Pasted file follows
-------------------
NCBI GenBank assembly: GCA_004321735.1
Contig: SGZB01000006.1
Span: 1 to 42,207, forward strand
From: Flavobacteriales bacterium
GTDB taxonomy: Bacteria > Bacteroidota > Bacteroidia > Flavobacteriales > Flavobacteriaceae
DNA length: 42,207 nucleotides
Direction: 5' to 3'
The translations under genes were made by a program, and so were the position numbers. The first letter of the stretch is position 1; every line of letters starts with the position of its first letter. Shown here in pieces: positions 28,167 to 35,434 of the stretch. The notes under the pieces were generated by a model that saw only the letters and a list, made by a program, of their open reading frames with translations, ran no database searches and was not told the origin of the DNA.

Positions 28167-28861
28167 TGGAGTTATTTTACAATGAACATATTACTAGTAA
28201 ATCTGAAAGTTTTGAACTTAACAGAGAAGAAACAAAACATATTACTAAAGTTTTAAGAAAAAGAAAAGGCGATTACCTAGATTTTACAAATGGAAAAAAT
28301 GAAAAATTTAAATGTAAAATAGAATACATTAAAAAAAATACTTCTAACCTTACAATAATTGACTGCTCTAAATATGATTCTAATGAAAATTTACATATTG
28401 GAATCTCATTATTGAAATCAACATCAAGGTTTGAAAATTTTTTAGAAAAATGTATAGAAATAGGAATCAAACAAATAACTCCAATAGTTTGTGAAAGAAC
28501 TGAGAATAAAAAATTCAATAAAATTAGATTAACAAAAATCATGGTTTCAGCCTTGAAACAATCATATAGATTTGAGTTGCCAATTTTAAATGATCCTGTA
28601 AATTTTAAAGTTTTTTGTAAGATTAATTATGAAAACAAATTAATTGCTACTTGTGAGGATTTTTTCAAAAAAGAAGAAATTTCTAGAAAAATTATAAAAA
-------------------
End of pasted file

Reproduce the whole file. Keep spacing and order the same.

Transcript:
NCBI GenBank assembly: GCA_004321735.1
Contig: SGZB01000006.1
Span: 1 to 42,207, forward strand
From: Flavobacteriales bacterium
GTDB taxonomy: Bacteria > Bacteroidota > Bacteroidia > Flavobacteriales > Flavobacteriaceae
DNA length: 42,207 nucleotides
Direction: 5' to 3'
The translations under genes were made by a program, and so were the position numbers. The first letter of the stretch is position 1; every line of letters starts with the position of its first letter. Shown here in pieces: positions 28,167 to 35,434 of the stretch. The notes under the pieces were generated by a model that saw only the letters and a list, made by a program, of their open reading frames with translations, ran no database searches and was not told the origin of the DNA.

Positions 28167-28861
28167 TGGAGTTATTTTACAATGAACATATTACTAGTAA
28201 ATCTGAAAGTTTTGAACTTAACAGAGAAGAAACAAAACATATTACTAAAGTTTTAAGAAAAAGAAAAGGCGATTACCTAGATTTTACAAATGGAAAAAAT
28301 GAAAAATTTAAATGTAAAATAGAATACATTAAAAAAAATACTTCTAACCTTACAATAATTGACTGCTCTAAATATGATTCTAATGAAAATTTACATATTG
28401 GAATCTCATTATTGAAATCAACATCAAGGTTTGAAAATTTTTTAGAAAAATGTATAGAAATAGGAATCAAACAAATAACTCCAATAGTTTGTGAAAGAAC
28501 TGAGAATAAAAAATTCAATAAAATTAGATTAACAAAAATCATGGTTTCAGCCTTGAAACAATCATATAGATTTGAGTTGCCAATTTTAAATGATCCTGTA
28601 AATTTTAAAGTTTTTTGTAAGATTAATTATGAAAACAAATTAATTGCTACTTGTGAGGATTTTTTCAAAAAAGAAGAAATTTCTAGAAAAATTATAAAAA